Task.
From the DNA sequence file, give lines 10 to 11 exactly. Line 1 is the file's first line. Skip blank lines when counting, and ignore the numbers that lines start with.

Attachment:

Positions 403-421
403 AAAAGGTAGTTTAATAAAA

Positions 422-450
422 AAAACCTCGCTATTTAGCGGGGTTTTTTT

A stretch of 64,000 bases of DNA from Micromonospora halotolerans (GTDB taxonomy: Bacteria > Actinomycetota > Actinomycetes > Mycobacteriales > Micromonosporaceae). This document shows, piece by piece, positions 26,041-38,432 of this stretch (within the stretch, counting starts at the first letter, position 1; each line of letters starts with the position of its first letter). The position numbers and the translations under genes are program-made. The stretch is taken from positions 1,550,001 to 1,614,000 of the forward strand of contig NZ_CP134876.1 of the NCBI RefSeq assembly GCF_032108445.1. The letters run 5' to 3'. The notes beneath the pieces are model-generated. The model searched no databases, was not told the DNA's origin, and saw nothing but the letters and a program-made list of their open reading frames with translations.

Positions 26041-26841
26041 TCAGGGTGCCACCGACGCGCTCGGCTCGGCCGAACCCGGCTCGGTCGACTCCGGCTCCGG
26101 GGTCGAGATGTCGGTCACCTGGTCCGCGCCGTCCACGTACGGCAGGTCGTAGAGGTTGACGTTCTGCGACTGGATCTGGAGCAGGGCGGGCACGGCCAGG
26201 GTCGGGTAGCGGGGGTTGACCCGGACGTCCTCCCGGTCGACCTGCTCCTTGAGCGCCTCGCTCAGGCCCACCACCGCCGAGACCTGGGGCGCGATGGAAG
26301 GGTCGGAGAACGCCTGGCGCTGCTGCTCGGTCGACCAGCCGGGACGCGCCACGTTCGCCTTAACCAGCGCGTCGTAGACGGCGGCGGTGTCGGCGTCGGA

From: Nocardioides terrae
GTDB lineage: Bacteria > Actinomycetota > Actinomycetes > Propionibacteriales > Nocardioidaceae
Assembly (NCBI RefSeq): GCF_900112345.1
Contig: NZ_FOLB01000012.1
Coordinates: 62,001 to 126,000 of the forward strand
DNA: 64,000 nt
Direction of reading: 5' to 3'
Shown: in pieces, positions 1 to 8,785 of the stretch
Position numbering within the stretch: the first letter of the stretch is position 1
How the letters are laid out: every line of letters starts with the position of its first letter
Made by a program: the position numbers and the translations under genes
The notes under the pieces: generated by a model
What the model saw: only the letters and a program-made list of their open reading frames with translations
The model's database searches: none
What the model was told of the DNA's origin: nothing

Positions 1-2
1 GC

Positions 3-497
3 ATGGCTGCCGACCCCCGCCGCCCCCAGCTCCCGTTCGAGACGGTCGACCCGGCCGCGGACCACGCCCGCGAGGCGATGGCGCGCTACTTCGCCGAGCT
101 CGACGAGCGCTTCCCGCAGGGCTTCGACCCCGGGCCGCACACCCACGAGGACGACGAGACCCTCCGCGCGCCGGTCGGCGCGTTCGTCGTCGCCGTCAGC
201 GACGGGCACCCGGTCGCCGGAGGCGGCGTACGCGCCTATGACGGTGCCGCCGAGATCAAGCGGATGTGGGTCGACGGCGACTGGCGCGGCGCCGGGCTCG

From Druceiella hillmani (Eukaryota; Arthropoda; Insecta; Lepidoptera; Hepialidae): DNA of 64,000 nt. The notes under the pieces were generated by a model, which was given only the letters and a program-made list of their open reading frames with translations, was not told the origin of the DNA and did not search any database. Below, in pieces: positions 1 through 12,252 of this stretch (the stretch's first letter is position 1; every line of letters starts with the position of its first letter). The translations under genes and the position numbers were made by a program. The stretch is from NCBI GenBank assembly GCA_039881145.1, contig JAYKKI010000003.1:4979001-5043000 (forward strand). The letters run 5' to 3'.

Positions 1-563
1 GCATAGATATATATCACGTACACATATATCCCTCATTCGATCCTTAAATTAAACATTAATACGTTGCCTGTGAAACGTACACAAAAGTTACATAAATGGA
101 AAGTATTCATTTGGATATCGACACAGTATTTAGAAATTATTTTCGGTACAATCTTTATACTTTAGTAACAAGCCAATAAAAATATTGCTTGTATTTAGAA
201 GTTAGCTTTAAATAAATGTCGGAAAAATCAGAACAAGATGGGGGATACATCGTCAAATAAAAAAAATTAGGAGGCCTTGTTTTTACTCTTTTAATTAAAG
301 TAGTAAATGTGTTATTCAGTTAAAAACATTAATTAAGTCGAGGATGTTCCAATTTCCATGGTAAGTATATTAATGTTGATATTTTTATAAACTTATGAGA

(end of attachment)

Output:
26301 GGTCGGAGAACGCCTGGCGCTGCTGCTCGGTCGACCAGCCGGGACGCGCCACGTTCGCCTTAACCAGCGCGTCGTAGACGGCGGCGGTGTCGGCGTCGGA

From: Nocardioides terrae